Over the course of the last century or so, the world has enjoyed substantial and constant economic growth, due to better production methods, as well as significant technological progress.
Consequently, we have seen increases in the level of per capita GDP, albeit some countries have seen theirs increase exponentially compared to others.
Amidst this progress, a debate as to whether higher incomes are synonymous with higher levels of subjective well-being has brewed.
Empirical evidence suggests that, on average, people in wealthier countries show higher levels of subjective well-being, compared to those in poorer countries.
Likewise, those who are wealthier in these richer countries, on average, also record higher levels of subjective well-being than their poorer counterparts.
Yet, this does not necessarily mean more income invariably makes one happier.
This is known as the Easterlin paradox, named after Prof. Richard Easterlin, who found the paradox in his study of happiness economics in the 20th century.
Of course, income is a significant determinant of one's subjective well-being, especially in our current economic paradigm, due to the simple fact that abject poverty, coupled by a lack of basic needs for sustenance, is detrimental to happiness.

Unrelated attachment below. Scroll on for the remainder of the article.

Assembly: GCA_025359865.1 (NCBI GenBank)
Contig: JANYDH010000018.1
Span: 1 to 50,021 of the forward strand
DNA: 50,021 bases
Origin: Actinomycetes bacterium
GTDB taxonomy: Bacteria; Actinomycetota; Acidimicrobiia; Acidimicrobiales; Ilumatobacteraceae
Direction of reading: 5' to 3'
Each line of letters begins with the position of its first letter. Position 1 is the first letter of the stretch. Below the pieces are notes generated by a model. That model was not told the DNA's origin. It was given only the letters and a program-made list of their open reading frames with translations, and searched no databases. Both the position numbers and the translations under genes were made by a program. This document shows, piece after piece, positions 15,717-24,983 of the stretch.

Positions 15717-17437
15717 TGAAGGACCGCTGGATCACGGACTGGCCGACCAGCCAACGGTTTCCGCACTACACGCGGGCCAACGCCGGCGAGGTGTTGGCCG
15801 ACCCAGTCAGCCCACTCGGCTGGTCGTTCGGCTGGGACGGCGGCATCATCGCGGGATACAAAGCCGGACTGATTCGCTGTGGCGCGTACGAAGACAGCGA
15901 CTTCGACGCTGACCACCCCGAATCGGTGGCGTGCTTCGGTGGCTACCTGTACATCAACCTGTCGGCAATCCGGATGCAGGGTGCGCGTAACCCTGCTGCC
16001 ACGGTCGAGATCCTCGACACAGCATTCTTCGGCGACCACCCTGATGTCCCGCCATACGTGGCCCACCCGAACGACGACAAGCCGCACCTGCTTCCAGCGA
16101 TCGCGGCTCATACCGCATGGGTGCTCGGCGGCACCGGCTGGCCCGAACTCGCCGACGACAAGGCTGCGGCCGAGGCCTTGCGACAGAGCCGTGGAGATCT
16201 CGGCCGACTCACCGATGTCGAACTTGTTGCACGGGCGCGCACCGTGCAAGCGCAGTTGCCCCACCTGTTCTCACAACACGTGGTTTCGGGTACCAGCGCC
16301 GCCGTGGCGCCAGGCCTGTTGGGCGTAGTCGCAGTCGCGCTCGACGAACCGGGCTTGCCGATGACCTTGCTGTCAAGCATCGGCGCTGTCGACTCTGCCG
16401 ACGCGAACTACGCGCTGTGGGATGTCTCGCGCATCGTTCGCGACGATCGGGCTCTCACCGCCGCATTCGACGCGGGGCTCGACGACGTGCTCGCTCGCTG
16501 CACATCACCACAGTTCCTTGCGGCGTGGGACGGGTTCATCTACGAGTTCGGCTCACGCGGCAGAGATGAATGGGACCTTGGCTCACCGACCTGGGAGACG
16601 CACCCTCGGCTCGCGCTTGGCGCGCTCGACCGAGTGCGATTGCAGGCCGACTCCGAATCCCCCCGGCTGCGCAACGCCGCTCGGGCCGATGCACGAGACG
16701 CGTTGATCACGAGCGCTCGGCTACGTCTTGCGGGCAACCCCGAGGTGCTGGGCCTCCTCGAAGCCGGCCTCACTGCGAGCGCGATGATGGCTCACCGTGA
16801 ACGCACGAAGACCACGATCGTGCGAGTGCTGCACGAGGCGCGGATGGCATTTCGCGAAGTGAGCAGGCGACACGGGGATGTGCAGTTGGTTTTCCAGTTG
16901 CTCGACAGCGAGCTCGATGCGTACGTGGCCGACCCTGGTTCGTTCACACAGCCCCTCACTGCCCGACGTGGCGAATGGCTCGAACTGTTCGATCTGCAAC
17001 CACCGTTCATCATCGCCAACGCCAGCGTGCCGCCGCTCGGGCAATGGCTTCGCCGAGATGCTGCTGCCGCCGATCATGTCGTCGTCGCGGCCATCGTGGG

Thus, it remains true that, income, to some extent, aids happiness as it enables people to maintain an adequate standard of living above the scantiness of subsistence.
Furthermore, the Easterlin paradox demonstrates that income and happiness have a relationship that is, graphically, an inverted U-curve.
That is, they are positively correlated; as one increases, so does the other.
Yet, it reaches a point where it starts to plateau, and then it adopts a negative correlation.
Thus, more and more income will make us happier for a period of time, but it'll reach a point of satiation, where it'll cease to make a difference as the marginal difference it makes on our happiness diminishes.
At the point where the effect of income on happiness plateaus, other factors then come into play, including relationships, family, fulfillment from work, etc.
Additionally, after this point, more and more money might even start to have a negative effect on our subjective well-being, alluding to the proverbial “more money, more problems.”
Perhaps, the reason why the richer show higher levels of subjective well-being might be because they are richer in comparison to others within their society.
This, in turn, can be explained through what social psychologists call "relative deprivation," which states that how people feel about themselves is a result of how they compare themselves against their peers and the society they inhabit.
As a result, the richer people in a society may show higher levels of subjective well-being because, from a monetary perspective, they feel they are doing better.
Indeed, this thesis is echoed by economist Richard Layard, stating,
“People are concerned about their relative income and not simply about its absolute level. They want to keep up with the Joneses or if possible to outdo them” (Layard, 2005a, p. 45).